Recently, many areas of the country have been dealing with a heat wave. High temps + high humidity = misery. Made me wonder why summer was my favorite season growing up in the 1970s. Oh yeah -- no school! But why wasn't I miserable on those hot and humid days?
Water! We played in the water.
The quick fix was the trusty garden hose. Unravel a suitable length, turn the handle, put your thumb over the opening and bam! -- you could have anything from a fine mist to a stream that could soak from a respectable distance. If your friend had control of the hose, and you had enough, just grab a section and fold it in half -- the water would stop flowing. Thirsty? No need to dry off and go inside for a glass of water -- who has time for that? Just drink right from the hose!
You could also ask permission to use the sprinkler. Hook that baby up, turn it on and the next thing you knew half the kids on the block were in your yard. I think the permission was mostly about not putting the sprinkler in the same section of the lawn each time. Wearing a muddy groove in the grass could only bring trouble. I think the moms had a secret summer schedule: rotate the hosting house, sprinkler placement and Kool-Aid. That facilitated cool kids, happy dads and beautiful lawns.
The next step up was a neighbor's pool. The few who had them had the above-ground, circular kind. I remember being in one before I could even doggie paddle. I just held on to the edge, and used my hands to kind of "walk" around the perimeter. My parents would have to pry my wrinkled fingertips from the edge when my lips turned blue.
When I got older, I was allowed to walk down to the park and catch the bus to the park district public pools. It was the first time I tasted freedom and responsibility. You had to be aware of the time for the bus schedule, and carry extra money for the locker and a hot dog. I loved the underground pool -- so big I couldn't swim the length underwater, in one breath. That became my goal.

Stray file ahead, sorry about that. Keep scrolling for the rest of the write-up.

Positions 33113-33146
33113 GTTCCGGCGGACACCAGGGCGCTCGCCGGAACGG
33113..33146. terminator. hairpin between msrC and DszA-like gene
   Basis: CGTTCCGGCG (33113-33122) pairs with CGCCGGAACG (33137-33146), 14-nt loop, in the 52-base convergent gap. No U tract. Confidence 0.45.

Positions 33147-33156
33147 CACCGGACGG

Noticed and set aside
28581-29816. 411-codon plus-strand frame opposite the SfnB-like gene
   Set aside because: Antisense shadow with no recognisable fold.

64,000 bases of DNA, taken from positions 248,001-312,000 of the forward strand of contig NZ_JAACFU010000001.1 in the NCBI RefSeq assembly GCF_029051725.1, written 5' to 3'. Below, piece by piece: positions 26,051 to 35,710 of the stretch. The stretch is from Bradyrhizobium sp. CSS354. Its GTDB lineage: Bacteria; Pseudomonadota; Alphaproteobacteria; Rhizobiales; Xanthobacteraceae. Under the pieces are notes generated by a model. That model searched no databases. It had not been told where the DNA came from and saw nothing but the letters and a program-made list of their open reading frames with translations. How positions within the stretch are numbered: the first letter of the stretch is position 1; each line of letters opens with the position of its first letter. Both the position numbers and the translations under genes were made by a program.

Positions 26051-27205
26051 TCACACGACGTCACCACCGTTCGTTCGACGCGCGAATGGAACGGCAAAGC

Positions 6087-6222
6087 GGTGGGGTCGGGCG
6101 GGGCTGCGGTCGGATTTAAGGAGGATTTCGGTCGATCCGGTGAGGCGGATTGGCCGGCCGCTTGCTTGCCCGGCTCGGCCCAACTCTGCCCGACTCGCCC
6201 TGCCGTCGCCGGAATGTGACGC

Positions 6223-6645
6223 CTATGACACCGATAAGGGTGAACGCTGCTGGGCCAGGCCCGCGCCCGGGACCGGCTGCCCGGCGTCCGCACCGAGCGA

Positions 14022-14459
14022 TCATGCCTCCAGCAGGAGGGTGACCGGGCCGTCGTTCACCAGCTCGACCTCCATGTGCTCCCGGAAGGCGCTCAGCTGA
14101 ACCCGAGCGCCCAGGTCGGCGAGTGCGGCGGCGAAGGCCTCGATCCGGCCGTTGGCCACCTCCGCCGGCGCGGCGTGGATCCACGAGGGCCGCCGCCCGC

And diving boards! The low ones were fun, but the high dive was a test. If you climbed the ladder, and walked to the end of the board, you had better jump off. Sure, you risked some pain if you didn't hit the water right. But if you chickened out and had to make everyone behind you climb down the ladder -- well, now you were a coward, and therefore a target.
The ultimate way to play in the water was swimming in Lake Michigan. This occurred on family vacations, in either Wisconsin or Michigan. On one of my favorites, we drove east to stay in a cottage, near the border of Michigan and Indiana. It wasn't nice weather when we arrived, and that night there were heavy thunderstorms. The next morning, I awoke to blue skies and sunshine. No one else wanted to go swimming yet, but my brother agreed to keep an eye on me.
We got to the beach, and my jaw dropped at the size, sound and fury of the waves. John said something like "undertow" and went looking for signs to see if the beach was closed.
What? How could you close the beach?
He explained about currents, and being pulled in the opposite direction; "out to sea" as it were, and blah, blah blah. No signs? I'm swimming.
I approached the shoreline, and carefully waded in. I felt the water draw outward, away from my legs -- only to gather, return and crash upon the shore. The farther out, the stronger the pull. I reached a distance where I could still touch bottom and turn back towards shore to catch a wave. At first, it was like body surfing. The wave would knock me towards the shore, then I'd stand up and wade out again. Quickly, the waves grew, hit harder and made me feel like a baby sock in an industrial washer. I had no control over my direction or time under water. Thankfully, the pull switched to up-and-down the shoreline as opposed to further out. Finally, I was held under so long I truly thought I would drown. It took everything I had to break the pull and walk ashore.
I sat next to my brother and toweled off. He asked if I had enough, because he wouldn't mind going back. He was kind of surprised when I immediately agreed, expecting protest.
Nah, I think I saw a hose at the cottage.